The materials are designed for 12–15 year olds, but are easily adaptable to different ages and circumstances. To date, the materials have been tested twice—once in Arizona and once in Rhode Island. Experiences and feedback from both groups were incorporated in the materials.
In Rhode Island, six youth, ages 9–14, explored The Story of Stuff with a wide variety of activities. At the beginning of each session they listened to various renditions of this prayer by Baha’u’llah:
Blessed is the spot,
and the house, and the place,
and the city, and the heart, and the mountain,
and the refuge, and the cave,
and the valley, and the land,
and the sea, and the island,
and the meadow
where mention of God hath been made,
and His praise glorified. – Baha’i Prayers, p. iii.
In the first session, the youth reflected about the beauty of Creation and our role as stewards of the Earth. In the second session, they studied the whole Story of Stuff, from cradle to grave, and its impact on people and the planet. They learned about the Golden Rule as it is expressed in all religions: We should do onto others as we wish they would do onto us. In this session the youth had an especially passionate discussion.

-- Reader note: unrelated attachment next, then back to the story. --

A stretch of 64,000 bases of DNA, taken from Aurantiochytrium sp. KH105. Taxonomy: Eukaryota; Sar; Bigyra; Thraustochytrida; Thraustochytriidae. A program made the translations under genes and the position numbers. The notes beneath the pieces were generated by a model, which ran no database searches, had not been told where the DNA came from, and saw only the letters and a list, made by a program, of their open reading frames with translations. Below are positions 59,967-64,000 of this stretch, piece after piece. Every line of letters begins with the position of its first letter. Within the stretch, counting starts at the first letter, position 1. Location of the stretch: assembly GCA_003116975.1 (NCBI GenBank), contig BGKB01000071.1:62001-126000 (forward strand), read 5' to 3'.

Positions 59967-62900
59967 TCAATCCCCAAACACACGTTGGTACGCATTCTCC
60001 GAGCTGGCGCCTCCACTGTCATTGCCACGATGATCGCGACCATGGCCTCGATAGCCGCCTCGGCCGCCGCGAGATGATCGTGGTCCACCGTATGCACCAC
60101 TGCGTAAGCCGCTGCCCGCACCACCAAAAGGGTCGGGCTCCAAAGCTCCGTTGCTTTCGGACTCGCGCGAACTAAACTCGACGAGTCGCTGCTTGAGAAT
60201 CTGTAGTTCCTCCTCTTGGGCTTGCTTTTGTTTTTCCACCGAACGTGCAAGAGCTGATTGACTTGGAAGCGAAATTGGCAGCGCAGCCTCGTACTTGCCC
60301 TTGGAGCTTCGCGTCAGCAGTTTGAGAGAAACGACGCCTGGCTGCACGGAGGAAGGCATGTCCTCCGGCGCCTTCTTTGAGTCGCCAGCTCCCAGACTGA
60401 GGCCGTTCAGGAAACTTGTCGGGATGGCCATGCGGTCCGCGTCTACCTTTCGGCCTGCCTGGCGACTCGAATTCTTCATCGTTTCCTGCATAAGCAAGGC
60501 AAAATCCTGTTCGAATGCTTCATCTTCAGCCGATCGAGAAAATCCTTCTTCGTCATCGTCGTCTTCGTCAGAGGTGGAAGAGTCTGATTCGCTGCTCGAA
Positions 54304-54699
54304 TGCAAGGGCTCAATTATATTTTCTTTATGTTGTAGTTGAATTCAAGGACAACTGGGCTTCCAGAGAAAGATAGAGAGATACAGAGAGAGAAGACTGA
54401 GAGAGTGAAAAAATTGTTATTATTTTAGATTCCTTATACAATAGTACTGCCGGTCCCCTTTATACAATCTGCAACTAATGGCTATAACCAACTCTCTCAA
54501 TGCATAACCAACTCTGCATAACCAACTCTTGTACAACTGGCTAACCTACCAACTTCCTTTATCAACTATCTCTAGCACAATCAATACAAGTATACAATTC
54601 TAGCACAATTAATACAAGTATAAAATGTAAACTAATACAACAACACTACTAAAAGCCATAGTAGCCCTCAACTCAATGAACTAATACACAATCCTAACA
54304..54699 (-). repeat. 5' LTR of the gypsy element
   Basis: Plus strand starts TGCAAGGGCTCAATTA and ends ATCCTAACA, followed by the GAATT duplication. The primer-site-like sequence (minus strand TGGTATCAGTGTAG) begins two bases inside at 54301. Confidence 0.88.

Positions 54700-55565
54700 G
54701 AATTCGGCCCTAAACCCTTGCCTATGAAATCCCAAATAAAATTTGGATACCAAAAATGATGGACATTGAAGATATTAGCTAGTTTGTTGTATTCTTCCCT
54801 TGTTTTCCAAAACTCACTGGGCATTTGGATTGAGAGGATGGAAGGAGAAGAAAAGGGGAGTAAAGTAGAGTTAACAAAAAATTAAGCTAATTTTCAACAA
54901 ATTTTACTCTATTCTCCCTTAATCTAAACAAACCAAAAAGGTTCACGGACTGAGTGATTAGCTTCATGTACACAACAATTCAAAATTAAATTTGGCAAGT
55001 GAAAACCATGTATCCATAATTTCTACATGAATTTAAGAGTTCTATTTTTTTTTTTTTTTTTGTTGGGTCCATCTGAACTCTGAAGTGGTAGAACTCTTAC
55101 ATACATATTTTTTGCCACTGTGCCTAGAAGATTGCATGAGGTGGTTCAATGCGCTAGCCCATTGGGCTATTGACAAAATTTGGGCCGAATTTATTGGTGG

In the third session, the group studied the production of clothing, jewelry, electronics, and cosmetics in small groups and were confronted with the true cost of production: the destruction of ecosystems, the poisoning of workers, and the release of toxins into the environment. The team that studied the origins of T-shirts estimated the true cost of a single T-shirt to be $100!